Excuse me, I think you forgot my turn as the UPS guy in Legally Blonde. Whatever gets me the job, man. But seriously, I spent many months during Rocky learning how to properly become "in good shape" and push past my own expectations. And (I believe) going beyond your expectations is what Rocky really was all about at the show's core. I can apply that same notion to going deeper as an actor or doing funnier gags on stage and never saying, "I can't do it." If I am type cast as a muscle man, the directors better expect I'm coming in with a lot more to say and offer then flexing a little. With that said, "Bruce Granit" was never written as a musclebound fool, he's self-centered and vain, flexing the biceps just makes that more apparent and way funnier.
Your scenes are so funny. Do you ever have a problem not laughing during them?
If it's me doing the funny in the scene I'm pretty unshakable. As soon as the other cast members start to do something new and funnier and different, I bite my lip a little. What gets me the most is when things go wrong and we have to ad lib our way out of it. There's been a few "grape" issues between me and Kristin and Mary Louise Wilson loves to get a little "nuts" sometimes and throw us all for a loop.
Forget about the song of the summer, we can't wait for the year's buzziest movie: Tangerine. Yes, we're also looking forward to Magic Mike XXL, but you've gotta love a low-buget film about a transgender prostitute in Hollywood on Christmas Eve -- and it was shot with an iPhone! The film's director, Sean Baker, says he was inspired by a donut shop near his home. Tangerine opens nationally on July 10th, but you can see it on June 28th, when it's the closing night film at BAMcinemaFest 2015, with the director and two of the film's stars on hand for a Q&A. Tickets go on sale HERE on May 29th. Meanwhile, enjoy the trailer.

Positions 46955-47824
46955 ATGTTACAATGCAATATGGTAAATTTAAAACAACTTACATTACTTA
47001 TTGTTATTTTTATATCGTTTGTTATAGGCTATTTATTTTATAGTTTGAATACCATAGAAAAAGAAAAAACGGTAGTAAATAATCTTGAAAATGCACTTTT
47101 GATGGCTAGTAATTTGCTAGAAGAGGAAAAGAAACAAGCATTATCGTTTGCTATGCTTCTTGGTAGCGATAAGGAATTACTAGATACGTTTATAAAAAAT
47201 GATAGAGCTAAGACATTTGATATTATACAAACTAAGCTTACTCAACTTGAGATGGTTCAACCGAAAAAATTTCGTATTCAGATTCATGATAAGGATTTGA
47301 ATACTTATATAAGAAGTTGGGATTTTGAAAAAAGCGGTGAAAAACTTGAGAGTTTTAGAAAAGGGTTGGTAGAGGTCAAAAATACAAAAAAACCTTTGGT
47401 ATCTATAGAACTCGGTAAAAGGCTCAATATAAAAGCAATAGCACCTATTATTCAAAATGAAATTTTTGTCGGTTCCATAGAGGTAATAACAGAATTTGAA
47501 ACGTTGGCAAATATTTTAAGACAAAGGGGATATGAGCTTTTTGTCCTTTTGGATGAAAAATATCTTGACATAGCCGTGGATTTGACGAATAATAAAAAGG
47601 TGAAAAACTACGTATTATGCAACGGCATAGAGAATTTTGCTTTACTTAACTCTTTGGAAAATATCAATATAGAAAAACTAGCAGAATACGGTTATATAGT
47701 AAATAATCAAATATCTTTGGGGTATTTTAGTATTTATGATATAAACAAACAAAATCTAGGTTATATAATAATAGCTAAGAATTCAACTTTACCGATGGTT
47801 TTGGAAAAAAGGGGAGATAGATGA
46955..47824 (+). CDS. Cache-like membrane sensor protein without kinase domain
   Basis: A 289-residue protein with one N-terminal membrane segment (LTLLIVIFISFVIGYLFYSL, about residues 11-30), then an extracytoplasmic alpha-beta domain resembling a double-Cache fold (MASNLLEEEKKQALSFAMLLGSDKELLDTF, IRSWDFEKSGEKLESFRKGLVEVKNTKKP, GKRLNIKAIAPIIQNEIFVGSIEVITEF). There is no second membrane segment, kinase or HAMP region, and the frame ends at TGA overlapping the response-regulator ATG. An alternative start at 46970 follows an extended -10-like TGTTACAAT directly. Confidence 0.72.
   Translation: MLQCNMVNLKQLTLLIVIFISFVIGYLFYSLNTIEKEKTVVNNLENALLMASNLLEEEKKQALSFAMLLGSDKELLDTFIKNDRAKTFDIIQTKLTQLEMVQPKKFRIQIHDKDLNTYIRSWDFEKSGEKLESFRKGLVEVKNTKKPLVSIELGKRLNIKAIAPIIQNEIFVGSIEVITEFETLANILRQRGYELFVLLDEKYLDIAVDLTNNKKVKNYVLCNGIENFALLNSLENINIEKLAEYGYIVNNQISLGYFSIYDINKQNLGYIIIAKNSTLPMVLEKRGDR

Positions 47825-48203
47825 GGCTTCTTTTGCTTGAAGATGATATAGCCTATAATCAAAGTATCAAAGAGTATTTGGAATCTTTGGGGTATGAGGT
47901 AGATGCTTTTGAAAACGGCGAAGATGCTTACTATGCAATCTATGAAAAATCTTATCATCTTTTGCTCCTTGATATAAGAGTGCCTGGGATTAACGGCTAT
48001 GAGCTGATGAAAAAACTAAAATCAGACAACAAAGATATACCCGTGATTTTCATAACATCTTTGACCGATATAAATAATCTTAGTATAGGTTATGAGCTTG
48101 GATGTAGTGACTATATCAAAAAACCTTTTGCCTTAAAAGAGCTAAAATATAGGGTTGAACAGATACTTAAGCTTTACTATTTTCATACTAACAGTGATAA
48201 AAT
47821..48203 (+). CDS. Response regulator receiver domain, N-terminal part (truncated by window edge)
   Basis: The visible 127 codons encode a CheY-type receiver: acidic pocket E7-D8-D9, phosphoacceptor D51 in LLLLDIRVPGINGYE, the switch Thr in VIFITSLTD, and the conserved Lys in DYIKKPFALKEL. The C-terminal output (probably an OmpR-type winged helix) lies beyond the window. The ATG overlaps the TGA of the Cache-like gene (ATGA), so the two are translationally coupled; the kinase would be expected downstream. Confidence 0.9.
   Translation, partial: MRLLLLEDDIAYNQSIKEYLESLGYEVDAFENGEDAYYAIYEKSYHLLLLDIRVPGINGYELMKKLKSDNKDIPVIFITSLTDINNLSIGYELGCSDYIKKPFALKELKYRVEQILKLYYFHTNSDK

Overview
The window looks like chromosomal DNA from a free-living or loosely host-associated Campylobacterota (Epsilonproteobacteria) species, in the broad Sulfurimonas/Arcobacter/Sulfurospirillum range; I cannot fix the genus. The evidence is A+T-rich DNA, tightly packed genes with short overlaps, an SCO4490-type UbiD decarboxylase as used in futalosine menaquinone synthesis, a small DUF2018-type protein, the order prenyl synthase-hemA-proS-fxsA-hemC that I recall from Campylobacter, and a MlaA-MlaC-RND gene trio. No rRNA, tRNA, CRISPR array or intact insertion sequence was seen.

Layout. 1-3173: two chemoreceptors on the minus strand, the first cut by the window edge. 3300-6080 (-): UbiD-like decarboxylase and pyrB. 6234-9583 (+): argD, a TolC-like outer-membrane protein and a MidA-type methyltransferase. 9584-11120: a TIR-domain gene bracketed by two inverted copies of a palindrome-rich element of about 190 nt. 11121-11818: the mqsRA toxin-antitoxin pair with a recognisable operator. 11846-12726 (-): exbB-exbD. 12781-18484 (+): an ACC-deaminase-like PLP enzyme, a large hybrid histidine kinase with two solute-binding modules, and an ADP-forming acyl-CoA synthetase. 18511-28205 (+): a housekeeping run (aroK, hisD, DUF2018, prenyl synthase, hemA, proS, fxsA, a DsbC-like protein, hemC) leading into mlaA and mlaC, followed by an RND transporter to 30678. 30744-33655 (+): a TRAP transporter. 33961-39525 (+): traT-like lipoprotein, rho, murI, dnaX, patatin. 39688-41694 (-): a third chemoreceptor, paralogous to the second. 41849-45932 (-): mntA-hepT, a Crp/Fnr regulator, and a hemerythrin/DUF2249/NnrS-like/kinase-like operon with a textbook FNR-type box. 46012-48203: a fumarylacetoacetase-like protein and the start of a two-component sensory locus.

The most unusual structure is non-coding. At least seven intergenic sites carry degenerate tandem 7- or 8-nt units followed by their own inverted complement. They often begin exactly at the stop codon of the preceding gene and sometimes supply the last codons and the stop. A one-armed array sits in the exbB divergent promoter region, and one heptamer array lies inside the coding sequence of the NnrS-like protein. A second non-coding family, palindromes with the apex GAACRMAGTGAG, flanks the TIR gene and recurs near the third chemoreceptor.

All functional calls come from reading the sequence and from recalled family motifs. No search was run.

"Partynauseous," a previously unreleased Kendrick Lamar x Lady Gaga track dating back to 2012 has finally surfaced on the Internet.
Originally meant for Lamar's good kid, m.A.A.d city, Gaga told her Little Monsters back in 2012 that creative differences were the reason why this version never came to fruition, as she "was not willing to compromise musically to the changes his team was making to [her] music." An explanation that makes complete sense as this Lamar-approved take is much more subdued than the rave-wave version she's repurposed for her live performances.
Makes you wonder what other superstar collabs may be lurking beneath the Soundcloud surface...
The new version of the Collins Official Scrabble words dictionary has added 6,500 new words to the list of approved combinations of letters on which to draw during violent games of language-construction. Many of these are pieces of American slang, including "lolz,""obvs," and "ridic." (Check out a full list over at The Guardian.)
Are you Zone Plane 8?
After creating TV shows, directing music videos and a movie and proselytizing the Totino's lifestyle, Tim & Eric have announced that they've written a book and are starting a "game-changing life system." Called Tim & Eric's Zone Theory: 7 Easy Steps to Achieve a Perfect Life, the book promises to"instantly provide wellness, happiness, and total, absolute fulfillment."
Sure, that's all well and good, but what does it actually mean? Judging by the infomercial, above, featuring testimonials from T&E's signature potpourri of humans (shoutout to Tennessee who is also a member of the Totino's lifestyle), there are seven steps you must do and seven zone planes you must reach (but you really want to reach zone plane 8) before achieving a perfect life. There's also something about having diarrhea "in a spaghetti pot," engaging in nude horseplay and worshiping a turkeyman named Ba'hee Priss Dimmie.